I started with chicks last year and got 2 Australorps, 1 buff Orpington, and 1 gold-laced Wyandotte. The Wyandotte started laying first, followed by one of the Australorps. Then the BO, and very, very much later, the last Australorp started. The Wyandotte, though not terribly friendly, lays like clockwork - 9 am, and she's always on the nest. The Australorps and Orpington also lay every day, rarely skipping, though I lost the Orp and one of the Australorps to a neighborhood dog around the beginning of the year. Both were very friendly and calm, and weren't scared at all of dogs (which is our fault, since they were raised around dogs!). I got EE pullets from a friend to replace the two I lost. Those don't lay as often, maybe 2 eggs every 3 days each, but the eggs are larger. All of them laid throughout the winter, though production slowed way down. The Wyandotte was by far the best winter layer, though her larger comb did get some frostbite. I only turned on the heatlamp when it was going to be below 10F at night, and I never added supplemental light to try to increase laying. In the summer the birds free-range, and they hardly eat any of their layer ration.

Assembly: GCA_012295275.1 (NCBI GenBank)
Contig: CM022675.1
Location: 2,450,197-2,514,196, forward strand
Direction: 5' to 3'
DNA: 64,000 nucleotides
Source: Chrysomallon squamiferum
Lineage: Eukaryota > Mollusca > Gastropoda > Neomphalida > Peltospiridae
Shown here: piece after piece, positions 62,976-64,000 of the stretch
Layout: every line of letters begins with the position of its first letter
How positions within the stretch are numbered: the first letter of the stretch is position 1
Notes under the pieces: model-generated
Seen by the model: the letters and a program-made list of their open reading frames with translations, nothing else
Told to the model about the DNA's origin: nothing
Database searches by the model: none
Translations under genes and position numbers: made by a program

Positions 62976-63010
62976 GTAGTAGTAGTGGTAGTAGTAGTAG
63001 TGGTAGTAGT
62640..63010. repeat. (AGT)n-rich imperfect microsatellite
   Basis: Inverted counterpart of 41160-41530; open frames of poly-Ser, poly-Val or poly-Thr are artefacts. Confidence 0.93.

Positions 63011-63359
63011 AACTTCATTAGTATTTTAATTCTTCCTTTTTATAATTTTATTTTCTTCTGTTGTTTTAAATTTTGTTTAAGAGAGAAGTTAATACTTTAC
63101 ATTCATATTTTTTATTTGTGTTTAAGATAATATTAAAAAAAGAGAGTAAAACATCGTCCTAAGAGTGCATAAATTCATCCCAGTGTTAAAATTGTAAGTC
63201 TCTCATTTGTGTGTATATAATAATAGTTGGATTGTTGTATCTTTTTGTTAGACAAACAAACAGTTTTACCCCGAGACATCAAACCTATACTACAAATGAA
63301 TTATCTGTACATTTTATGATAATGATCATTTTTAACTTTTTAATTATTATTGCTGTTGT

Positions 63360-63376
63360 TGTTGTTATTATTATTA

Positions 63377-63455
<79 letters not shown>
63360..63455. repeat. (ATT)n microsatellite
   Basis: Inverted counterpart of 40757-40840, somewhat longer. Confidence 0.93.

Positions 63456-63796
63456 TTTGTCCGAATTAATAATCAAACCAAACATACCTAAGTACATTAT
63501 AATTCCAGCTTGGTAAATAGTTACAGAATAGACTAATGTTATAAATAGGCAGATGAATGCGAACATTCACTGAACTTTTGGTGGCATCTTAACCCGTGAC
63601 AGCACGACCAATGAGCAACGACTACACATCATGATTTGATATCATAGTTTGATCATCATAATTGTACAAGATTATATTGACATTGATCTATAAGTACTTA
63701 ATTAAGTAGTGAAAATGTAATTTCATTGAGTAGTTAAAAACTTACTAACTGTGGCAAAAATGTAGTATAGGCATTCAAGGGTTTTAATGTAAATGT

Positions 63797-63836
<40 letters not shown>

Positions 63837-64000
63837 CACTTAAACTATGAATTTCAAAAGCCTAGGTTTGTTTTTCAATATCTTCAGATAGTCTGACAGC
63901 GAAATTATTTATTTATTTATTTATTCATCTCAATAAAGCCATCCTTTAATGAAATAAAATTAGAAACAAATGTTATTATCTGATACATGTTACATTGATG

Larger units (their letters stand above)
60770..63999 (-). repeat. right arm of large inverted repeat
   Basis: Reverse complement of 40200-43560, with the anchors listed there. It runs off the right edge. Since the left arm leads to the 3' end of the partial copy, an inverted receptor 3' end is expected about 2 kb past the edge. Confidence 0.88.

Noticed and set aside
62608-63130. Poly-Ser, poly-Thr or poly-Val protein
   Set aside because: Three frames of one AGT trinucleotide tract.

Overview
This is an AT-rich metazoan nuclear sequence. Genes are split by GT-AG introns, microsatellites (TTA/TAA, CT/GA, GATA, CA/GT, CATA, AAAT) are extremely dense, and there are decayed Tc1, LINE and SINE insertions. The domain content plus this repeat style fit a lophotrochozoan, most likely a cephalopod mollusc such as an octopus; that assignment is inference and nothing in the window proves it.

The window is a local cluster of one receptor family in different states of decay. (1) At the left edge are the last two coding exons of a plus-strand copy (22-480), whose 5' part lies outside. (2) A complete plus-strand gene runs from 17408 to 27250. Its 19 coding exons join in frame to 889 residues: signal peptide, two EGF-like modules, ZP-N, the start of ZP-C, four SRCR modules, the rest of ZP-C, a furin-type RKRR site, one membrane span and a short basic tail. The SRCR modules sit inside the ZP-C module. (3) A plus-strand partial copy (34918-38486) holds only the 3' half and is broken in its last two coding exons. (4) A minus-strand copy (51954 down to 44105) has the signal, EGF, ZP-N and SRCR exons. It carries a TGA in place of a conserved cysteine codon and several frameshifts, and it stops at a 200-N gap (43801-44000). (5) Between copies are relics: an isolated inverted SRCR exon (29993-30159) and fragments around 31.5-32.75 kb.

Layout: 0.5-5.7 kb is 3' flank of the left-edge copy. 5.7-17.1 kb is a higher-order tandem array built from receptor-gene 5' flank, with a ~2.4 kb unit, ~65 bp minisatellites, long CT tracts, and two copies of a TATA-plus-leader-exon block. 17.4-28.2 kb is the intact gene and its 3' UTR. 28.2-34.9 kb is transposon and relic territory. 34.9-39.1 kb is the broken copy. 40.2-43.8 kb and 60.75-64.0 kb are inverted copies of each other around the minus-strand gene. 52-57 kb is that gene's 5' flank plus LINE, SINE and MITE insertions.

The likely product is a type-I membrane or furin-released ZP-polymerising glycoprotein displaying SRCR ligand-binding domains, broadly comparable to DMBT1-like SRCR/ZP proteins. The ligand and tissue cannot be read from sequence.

When my two birds were killed by a dog, I found them shortly afterwards. Since the dog had only bitten their necks, the bodies were in good shape. I was able to remove the breastmeat just by slitting the skin. These birds might be considered "dual purpose", but if you're used to chicken breasts from cornish crosses, you're going to be disappointed. They looked more like little chicken tenders, not full breasts. If I was going to raise birds for meat, I think I'd try the "freedom rangers" or maybe dark cornish (I have something of a philosophical aversion to the cornish crosses, though they'll undoubtedly grow bigger/faster than any other bird).